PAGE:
During my Christmas vacation I went to Kirsten’s house. Why don’t you google resumes, she suggested. Duh. So I googled exactly what I am – Construction Administrative Assistant. And there it was – a whole resume full of bullet points that said what I did more elegantly than I could have on my own. With Kirsten’s help I wrote my resume, wrote a cover letter and found a job ad on Craig’s List for an Administrative Assistant for a construction company.

After months of agonizing over all this, here’s what happened: Sunday I send the resume. Monday I get the call. Tuesday I get the interview. Wednesday I get the job.

Am I not blessed? How do I not get this?

Lately I’ve turned Philip’s death into a weapon against myself. I am damaged goods. I am angry I have to be this mom. I’m resentful because life goes on and it doesn’t care about Philip’s death. And that is not about grief as much as it’s about the way I have of talking to myself when I’m not vigilant. Let me be the voice in your head, Philip tells me. And if I did, none of this is what I’d be hearing.

I need to hold close the fact that everything passes. Life is in motion, ever changing. Every change is a little death. It’s also a chance to let go, to leap into the great unknown. One day I will pass, too, take the greatest leap of all. And when my time comes will I feel I wasted it in apathy, in anger? My life with Philip is forever changed – we will never be the way we were, but we are something different. His presence is as strong as ever – when I pay attention. You’d think I’d pay attention because that’s when I feel closest to him, this child that I need as much as I need air and food and water.

I no longer can live with his body, but I certainly can live in his love.

© 2017 Denise Smyth

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20 Comments (+add yours?)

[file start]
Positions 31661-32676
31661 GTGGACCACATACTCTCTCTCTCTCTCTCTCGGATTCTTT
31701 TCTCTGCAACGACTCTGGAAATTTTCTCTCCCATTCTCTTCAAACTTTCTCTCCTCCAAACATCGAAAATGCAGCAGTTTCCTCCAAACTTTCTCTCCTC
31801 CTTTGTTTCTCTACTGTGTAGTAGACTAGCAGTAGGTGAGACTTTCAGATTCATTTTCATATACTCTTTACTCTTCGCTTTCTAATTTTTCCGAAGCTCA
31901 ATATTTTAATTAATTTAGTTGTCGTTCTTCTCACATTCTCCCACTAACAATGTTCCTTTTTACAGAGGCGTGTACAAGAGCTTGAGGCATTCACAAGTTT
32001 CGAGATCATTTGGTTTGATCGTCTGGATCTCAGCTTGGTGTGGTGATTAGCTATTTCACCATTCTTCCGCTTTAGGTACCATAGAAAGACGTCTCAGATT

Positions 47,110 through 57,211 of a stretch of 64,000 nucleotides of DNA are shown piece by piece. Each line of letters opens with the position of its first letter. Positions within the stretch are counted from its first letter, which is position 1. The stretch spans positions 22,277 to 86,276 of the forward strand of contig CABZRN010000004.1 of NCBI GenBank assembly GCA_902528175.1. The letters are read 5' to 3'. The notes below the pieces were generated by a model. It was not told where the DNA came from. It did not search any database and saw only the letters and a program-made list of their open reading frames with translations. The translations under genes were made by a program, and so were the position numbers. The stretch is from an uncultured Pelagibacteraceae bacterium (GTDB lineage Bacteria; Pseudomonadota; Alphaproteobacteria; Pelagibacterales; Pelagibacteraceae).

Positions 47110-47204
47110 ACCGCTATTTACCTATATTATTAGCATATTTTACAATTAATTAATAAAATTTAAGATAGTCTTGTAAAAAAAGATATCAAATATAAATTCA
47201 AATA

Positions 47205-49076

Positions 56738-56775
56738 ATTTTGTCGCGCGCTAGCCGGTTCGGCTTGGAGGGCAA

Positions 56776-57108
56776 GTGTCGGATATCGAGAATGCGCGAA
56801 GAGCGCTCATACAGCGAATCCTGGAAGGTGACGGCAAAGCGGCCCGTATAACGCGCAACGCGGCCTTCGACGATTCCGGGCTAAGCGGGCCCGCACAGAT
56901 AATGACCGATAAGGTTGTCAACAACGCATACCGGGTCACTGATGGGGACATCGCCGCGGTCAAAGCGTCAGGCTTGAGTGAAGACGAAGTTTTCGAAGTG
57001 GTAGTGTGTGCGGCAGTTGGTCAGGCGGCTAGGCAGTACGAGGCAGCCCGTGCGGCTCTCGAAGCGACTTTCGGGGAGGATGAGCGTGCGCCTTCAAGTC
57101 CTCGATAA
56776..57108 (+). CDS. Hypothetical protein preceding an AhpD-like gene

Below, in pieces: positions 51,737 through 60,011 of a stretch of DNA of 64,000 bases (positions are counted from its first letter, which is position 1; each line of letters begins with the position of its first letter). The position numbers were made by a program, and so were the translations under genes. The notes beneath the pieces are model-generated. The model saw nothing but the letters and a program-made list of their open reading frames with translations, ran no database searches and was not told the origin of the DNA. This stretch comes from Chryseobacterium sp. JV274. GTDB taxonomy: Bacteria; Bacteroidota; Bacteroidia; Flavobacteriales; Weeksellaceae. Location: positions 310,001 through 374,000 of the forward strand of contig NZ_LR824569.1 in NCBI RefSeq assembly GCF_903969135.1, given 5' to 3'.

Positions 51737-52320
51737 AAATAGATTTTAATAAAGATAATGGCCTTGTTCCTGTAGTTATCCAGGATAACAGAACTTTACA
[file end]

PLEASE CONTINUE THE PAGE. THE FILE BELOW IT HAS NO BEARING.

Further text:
1. Robin
    Jan 29, 2017 @ 18:43:04

    I feel the pain in your journey and I don’t have an answer, but I do have a few words that may help put things on perspective. You have a 100% average when it comes to getting through all the miserable, dark times in your life. If you think about that, maybe it will make it a bit better knowing that you always come through:) xoxo Robin

    Reply

  2. jmgoyder
    Jan 29, 2017 @ 19:35:33

    I wish I could think of some words of comfort but I can’t. All I can say is that the way you write with such grace about the worst thing in the world, losing Philip, somehow honours him. The way you speak of him makes me think I know him too. You may not realise how much you are helping me deal with my own son’s depression, and my own – lately it has been very dark. Wishing you well in the new job and lots of love.

    Reply

    • Denise
      Jan 30, 2017 @ 05:06:38

      Julie, it must be awful to watch Ming’s depression. You can’t make that go away for him and who wants to watch their child suffer? Especially when you suffer from the same thing yourself. I’m no stranger to depression and know how dark and ugly it makes the world. If I’m at all helpful, then I’m grateful. If you’re ever in need of another ear, you can always email me – I hope you know that. Thinking of you with much love.

      Reply

      • jmgoyder
        Jan 30, 2017 @ 05:21:45

        Thanks Denise – he has this awful underbelly of darkness and today is one of those days. I am his punching bag (verbally) and feel helpless to help him any more than I already have!

  3. Karen Kent
    Jan 29, 2017 @ 20:23:14

    I’ve been feeling the same way you do. I hate being this type of mother.Wishing you the best with your new job.

    Reply

    • Denise
      Jan 30, 2017 @ 05:10:46

      Thank you, Karen, and I’m sorry you’re going through this. We are part of a club we never, ever wanted to join. Wishing you peace wherever you can find it.

      Reply

  4. godtisx
    Jan 30, 2017 @ 02:15:08

    I understand this:

    “That he died is an essential fact of my life and if I’m going to spend time with people, they have to know. That’s why I told them.” I feel the same about a loved one. Keep telling them Denise.

    I also understand this:

    “I’m resentful because life goes on and it doesn’t care about Philip’s death.” The whole world is the enemy for me too. Your son’s death and my mom’s – is. It deserves to be remembered. That is all I can offer.